# Coding Guidelines

This living document serves to prescribe coding guidelines specific to the Gutenberg editor project. Base coding guidelines follow the WordPress Coding Standards. The following sections outline additional patterns and conventions used in the Gutenberg project.

# CSS

# Naming

To avoid class name collisions between elements of the editor and to the enclosing WordPress dashboard, class names must adhere to the following guidelines:

Any default export of a folder's index.js must be prefixed with editor- followed by the directory name in which it resides:

.editor-[ directory name ]

(Example: .editor-inserter from inserter/index.js)

For any descendant of the top-level (index.js) element, prefix using the top-level element's class name separated by two underscores:

.editor-[ directory name ]__[ descendant description ]

(Example: .editor-inserter__button-toggle from inserter/button.js)

For optional variations of an element or its descendants, you may use a modifier class, but you must not apply styles to the modifier class directly; only as an additional selector to the element to which the modifier applies:

.editor-[ directory name ].is-[ modifier description ] .editor-[ directory name ]__[ descendant description ].is-[ modifier description ]

(Example: .editor-inserter__button-toggle.is-active )

In all of the above cases, except in separating the top-level element from its descendants, you must use dash delimiters when expressing multiple terms of a name.

You may observe that these conventions adhere closely to the BEM (Blocks, Elements, Modifiers) CSS methodology, with minor adjustments to the application of modifiers.

# SCSS File Naming Conventions for Blocks

The build process will split SCSS from within the blocks library directory into two separate CSS files when Webpack runs.

Styles placed in a style.scss file will be built into blocks/build/style.css, to load on the front end theme as well as in the editor. If you need additional styles specific to the block's display in the editor, add them to an editor.scss.

Examples of styles that appear in both the theme and the editor include gallery columns and drop caps.

# JavaScript

# Imports

In the Gutenberg project, we use the ES2015 import syntax to enable us to create modular code with clear separations between code of a specific feature, code shared across distinct WordPress features, and third-party dependencies.

These separations are identified by multi-line comments at the top of a file which imports code from another file or source.

# External Dependencies

An external dependency is third-party code that is not maintained by WordPress contributors, but instead included in WordPress as a default script or referenced from an outside package manager like npm.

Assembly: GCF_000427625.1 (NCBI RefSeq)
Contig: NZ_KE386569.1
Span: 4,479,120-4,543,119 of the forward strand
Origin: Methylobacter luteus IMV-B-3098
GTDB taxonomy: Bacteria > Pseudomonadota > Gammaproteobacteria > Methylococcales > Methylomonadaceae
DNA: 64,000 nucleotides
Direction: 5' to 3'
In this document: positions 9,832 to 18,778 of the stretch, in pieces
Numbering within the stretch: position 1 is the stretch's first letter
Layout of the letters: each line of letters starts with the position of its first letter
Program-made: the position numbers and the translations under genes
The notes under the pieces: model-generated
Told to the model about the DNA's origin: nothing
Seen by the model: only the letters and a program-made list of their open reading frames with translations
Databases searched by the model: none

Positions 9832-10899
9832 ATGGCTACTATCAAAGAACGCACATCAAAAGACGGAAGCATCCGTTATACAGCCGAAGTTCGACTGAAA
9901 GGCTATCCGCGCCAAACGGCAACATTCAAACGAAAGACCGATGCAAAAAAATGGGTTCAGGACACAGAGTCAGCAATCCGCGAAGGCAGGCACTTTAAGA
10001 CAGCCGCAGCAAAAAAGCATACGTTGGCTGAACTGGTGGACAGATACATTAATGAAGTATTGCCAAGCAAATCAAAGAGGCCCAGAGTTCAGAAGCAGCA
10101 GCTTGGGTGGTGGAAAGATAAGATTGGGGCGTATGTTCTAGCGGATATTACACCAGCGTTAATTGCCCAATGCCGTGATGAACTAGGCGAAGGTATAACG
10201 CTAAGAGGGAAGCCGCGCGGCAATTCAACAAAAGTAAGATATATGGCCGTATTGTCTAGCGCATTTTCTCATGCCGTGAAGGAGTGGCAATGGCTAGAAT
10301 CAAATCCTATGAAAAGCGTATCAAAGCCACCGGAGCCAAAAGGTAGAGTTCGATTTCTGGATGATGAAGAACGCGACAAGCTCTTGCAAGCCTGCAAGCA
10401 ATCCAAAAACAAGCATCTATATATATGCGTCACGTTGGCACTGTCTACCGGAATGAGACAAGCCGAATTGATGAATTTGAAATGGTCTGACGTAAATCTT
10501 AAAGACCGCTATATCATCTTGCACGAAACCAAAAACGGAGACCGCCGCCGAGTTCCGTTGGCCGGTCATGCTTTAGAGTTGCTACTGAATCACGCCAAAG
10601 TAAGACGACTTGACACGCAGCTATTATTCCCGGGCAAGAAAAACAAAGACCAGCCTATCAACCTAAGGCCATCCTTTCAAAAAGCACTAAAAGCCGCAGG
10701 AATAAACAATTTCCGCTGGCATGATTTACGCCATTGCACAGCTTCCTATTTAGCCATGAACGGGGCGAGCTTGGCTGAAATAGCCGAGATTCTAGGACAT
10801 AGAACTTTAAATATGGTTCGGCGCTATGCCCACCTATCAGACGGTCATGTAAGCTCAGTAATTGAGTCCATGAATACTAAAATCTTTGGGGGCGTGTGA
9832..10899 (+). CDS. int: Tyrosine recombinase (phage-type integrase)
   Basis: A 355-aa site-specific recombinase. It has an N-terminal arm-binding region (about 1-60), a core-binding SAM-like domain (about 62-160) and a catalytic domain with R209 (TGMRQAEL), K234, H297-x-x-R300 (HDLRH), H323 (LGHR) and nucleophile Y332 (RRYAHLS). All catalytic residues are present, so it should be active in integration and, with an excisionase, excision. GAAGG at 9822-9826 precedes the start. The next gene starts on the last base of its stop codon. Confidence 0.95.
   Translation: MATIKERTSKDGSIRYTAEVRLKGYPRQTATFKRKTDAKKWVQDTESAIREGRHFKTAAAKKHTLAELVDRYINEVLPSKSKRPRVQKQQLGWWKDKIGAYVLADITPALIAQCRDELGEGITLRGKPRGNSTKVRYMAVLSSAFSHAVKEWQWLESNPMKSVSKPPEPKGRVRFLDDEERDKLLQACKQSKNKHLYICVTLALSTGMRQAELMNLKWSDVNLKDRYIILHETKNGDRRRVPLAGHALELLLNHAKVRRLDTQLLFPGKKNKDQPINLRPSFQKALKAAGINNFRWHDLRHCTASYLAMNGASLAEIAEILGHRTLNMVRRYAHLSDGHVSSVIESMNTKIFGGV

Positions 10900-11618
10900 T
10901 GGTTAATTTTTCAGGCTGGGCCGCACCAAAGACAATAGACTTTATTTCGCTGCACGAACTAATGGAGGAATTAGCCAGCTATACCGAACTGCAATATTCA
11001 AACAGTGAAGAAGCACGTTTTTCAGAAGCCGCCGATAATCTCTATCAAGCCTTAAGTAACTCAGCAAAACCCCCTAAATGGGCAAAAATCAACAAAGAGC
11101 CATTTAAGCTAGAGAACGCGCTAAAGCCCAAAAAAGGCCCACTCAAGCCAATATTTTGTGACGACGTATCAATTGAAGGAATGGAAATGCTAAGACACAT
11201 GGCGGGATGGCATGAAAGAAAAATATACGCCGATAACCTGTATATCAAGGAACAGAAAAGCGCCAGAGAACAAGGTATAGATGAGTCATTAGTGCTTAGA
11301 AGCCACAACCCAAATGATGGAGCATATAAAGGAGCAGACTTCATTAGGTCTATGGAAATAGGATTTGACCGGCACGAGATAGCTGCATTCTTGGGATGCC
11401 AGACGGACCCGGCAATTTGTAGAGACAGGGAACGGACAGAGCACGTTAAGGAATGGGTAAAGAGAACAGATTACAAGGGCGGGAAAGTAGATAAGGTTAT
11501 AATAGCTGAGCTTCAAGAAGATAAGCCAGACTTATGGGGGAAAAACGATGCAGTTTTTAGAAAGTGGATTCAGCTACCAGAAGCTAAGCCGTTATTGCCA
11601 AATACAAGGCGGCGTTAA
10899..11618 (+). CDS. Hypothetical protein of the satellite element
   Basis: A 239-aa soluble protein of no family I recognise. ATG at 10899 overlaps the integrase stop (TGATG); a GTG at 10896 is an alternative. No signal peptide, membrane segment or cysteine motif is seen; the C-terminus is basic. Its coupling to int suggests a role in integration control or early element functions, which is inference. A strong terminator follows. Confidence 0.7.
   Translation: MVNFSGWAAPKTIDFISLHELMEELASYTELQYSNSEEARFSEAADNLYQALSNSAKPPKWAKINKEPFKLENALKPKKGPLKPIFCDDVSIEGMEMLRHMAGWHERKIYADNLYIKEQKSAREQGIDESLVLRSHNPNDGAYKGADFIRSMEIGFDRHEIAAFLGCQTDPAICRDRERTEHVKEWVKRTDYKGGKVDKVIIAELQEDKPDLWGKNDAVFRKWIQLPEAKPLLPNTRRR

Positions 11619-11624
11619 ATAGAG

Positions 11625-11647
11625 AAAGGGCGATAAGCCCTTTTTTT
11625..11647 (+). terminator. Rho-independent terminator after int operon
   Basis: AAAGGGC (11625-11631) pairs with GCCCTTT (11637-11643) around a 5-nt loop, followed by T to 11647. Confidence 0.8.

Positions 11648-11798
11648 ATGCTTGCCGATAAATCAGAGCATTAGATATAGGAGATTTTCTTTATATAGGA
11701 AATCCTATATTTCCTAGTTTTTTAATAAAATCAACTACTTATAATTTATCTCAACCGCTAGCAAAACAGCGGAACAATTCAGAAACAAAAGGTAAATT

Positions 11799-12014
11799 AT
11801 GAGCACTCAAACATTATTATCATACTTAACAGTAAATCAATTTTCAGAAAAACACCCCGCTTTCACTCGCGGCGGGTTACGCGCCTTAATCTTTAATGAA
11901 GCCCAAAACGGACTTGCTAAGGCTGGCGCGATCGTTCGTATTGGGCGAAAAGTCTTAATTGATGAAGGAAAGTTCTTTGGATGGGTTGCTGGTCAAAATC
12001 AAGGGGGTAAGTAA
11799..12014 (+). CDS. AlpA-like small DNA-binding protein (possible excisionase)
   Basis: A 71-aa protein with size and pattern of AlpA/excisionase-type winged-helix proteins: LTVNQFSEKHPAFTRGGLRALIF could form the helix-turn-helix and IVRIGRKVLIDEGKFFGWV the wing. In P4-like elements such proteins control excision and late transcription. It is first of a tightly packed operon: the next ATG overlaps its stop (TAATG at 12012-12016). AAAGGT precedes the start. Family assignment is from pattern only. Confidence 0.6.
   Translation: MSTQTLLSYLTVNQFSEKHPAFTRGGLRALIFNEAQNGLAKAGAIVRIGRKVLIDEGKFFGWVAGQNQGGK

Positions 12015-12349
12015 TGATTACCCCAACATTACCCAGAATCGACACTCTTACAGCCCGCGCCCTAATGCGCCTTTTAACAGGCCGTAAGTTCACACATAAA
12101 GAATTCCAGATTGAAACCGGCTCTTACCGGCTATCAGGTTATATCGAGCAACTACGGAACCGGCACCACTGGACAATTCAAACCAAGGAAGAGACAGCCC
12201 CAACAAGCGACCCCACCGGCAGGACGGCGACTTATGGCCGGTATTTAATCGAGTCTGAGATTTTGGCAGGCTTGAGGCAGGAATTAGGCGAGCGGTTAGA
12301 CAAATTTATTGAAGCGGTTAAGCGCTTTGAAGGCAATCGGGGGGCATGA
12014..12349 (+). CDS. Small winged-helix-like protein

Example:

/**
 * External dependencies
 */
import TinyMCE from 'tinymce';

# WordPress Dependencies

To encourage reusability between features, our JavaScript is split into domain-specific modules which export one or more functions or objects. In the Gutenberg project, we've distinguished these modules under top-level directories blocks, components, editor, element, and i18n. These each serve an independent purpose, and often code is shared between them. For example, in order to localize its text, editor code will need to include functions from the i18n module.

Example:

/**
 * WordPress dependencies
 */
import { __ } from '@wordpress/i18n';

# Internal Dependencies

Within a specific feature, code is organized into separate files and folders. As is the case with external and WordPress dependencies, you can bring this code into scope by using the import keyword. The main distinction here is that when importing internal files, you should use relative paths specific to top-level directory you're working in.

Example:

/**
 * Internal dependencies
 */
import VisualEditor from '../visual-editor';

# PHP

We use phpcs (PHP_CodeSniffer) with the WordPress Coding Standards ruleset to run a lot of automated checks against all PHP code in this project. This ensures that we are consistent with WordPress PHP coding standards.

When making any changes to the PHP code in this project, it's recommended to install and run phpcs on your computer. This is a step in our Travis CI build as well, but it is better to catch errors locally.

The easiest way to do this is using composer. Install composer on your computer, then run composer install. This will install phpcs and WordPress-Coding-Standards which you can the run via vendor/bin/phpcs.